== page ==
- Bedford RF, Winn HR, Tyson G, et al. Lidocaine prevents increased ICP after endotracheal intubation. In: Shulman K, Mamorou A, Miller JD, et al., eds. Intracranial Pressure IV. Berlin, Germany: Springer-Verlag; 1980:595-598.
- Grover VK, Reddy GM, Kak VK, et al. Intracranial pressure changes with different doses of lignocaine under general anesthesia. Neurol India 1999; 47:118-121.
- Robinson, N., and M. Clancy. “In patients with head injury undergoing rapid sequence intubation, does pretreatment with intravenous lignocaine/lidocaine lead to an improved neurological outcome? A review of the literature.”Emergency Medicine Journal 18.6 (2001): 453-457. PMID: 11696494
- Caro, D. (2014). Pretreatment agents for rapid sequence intubation in adults. In R.M. Walls (Ed.), UpToDate. Retrieved from: http://www.uptodate.com/contents/pretreatment-agents-for-rapid-sequence-intubation-in-adults
- Colton, K., Yang, S., Hu, P.F., Chen, H.H., Bonds, B., Scalea, T.M., & Stein, D.M. Intracranial pressure response after pharmacologic treatment of intracranial hypertension. Journal of Trauma Acute Care Surgery. 2014 Jul;77(1):47-53. PMID: 24977754.
- Roberts I, Schierhout G. Hyperventilation therapy for acute traumatic brain injury. Cochrane Database of Systematic Reviews 1997, Issue 4. Art. No.: CD000566.
- Wakai A, McCabe A, Roberts I, Schierhout G. Mannitol for acute traumatic brain injury. Cochrane Database of Systematic Reviews 2013, Issue 8. Art. No.: CD001049.
- Holmes, J.A. (2013). Therapeutic Uses Of Hypertonic Saline In The Critically Ill Emergency Department Patient. EM Critical Care, Volume 3, Number 1.
- Chen H, Song Z. Hypertonic saline versus other intracranial pressure–lowering agents for people with acute traumatic brain injury. Cochrane Database of Systematic Reviews 2014, Issue 2. Art. No.: CD010904.
- Ropper, A. H. (2012). Hyperosmolar therapy for raised intracranial pressure. New England Journal of Medicine, 367(8), 746-752.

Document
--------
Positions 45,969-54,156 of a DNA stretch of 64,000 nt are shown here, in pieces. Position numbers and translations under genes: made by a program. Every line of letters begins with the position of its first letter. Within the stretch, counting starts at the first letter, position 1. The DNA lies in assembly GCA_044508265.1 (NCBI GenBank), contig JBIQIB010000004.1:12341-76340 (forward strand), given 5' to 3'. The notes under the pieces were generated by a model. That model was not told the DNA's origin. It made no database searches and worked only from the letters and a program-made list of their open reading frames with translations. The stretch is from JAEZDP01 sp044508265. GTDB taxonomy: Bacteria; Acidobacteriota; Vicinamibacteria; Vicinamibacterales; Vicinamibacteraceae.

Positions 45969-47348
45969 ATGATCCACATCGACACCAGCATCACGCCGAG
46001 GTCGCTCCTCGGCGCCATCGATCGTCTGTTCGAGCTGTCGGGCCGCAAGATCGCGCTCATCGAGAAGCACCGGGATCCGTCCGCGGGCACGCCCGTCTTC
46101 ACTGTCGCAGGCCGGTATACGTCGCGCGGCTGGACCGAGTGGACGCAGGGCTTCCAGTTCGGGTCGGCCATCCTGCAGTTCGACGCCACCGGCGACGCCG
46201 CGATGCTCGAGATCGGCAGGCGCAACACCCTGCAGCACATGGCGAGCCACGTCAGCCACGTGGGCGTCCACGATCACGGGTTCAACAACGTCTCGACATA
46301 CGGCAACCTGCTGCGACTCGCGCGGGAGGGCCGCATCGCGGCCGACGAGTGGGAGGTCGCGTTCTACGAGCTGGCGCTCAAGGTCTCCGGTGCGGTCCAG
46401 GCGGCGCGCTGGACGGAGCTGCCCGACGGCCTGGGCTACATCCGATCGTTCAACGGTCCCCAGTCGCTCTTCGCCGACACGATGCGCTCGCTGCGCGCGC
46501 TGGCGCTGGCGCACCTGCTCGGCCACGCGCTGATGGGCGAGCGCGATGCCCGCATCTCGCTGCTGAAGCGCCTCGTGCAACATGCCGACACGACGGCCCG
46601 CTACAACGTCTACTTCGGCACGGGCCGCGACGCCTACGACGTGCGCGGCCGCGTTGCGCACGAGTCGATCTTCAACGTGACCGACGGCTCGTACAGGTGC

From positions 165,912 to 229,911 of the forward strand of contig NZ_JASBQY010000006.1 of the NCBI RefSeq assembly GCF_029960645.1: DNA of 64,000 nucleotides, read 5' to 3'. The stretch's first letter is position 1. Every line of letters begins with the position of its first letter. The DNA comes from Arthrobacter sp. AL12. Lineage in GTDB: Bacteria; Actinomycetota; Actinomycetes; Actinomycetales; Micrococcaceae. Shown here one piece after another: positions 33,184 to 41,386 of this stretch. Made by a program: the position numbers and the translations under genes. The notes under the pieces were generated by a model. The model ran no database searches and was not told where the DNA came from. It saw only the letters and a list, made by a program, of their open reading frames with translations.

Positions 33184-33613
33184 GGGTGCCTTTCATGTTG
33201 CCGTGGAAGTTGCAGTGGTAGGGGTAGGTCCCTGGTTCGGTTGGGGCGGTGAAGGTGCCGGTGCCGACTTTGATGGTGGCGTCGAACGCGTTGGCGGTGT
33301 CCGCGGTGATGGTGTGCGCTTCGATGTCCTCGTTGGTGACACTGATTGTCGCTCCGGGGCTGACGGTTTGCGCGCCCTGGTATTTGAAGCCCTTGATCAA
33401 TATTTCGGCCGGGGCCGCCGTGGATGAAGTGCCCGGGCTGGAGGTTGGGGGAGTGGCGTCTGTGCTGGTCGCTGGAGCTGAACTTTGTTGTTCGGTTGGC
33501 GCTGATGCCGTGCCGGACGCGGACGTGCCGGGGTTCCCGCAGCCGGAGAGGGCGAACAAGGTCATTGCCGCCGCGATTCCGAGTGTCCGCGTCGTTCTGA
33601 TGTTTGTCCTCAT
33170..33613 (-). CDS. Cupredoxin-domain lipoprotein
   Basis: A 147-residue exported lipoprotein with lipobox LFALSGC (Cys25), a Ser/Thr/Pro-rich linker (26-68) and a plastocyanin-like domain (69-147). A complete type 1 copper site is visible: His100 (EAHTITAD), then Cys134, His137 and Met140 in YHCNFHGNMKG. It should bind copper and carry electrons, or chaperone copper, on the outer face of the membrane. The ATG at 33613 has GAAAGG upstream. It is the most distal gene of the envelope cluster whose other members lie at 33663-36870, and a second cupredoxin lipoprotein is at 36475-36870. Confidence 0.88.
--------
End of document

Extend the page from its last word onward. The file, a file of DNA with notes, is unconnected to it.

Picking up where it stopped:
- Tayal VS, Neulander M, Norton HJ, Foster T, Saunders T, Blaivas M. Emergency department sonographic measurement of optic nerve sheath diameter to detect findings of increased intracranial pressure in adult head injury patients. Ann Emerg Med. 2007 Apr;49(4):508-14. Epub 2006 Sep 25. PMID: 16997419
- Major R, al-Salim W. Towards evidence based emergency medicine: best BETs from the Manchester Royal Infirmary. BET 3. Ultrasound of optic nerve sheath to evaluate intracranial pressure. Emerg Med J. 2008 Nov;25(11):766-7. PMID:18955621.
- Dubourg, J., Javouhey, E., Geeraerts, T., Messerer, M., & Kassai, B. (2011). Ultrasonography of optic nerve sheath diameter for detection of raised intracranial pressure: a systematic review and meta-analysis. Intensive care medicine, 37(7), 1059-1068. PMID: 21505900
- Yavin, D., Luu, J., James, M. T., Roberts, D. J., Sutherland, G. R., Jette, N., & Wiebe, S. (2014). Diagnostic accuracy of intraocular pressure measurement for the detection of raised intracranial pressure: meta-analysis: A systematic review. Journal of neurosurgery, 1-8.
- D’Andrea, K. J., Dutton, R. P., Aarabi, B., & Scalea, T. M. (2004). Decompressive laparotomy to treat intractable intracranial hypertension after traumatic brain injury. Journal of Trauma-Injury, Infection, and Critical Care,57(4), 687-695. PMID: 15514520.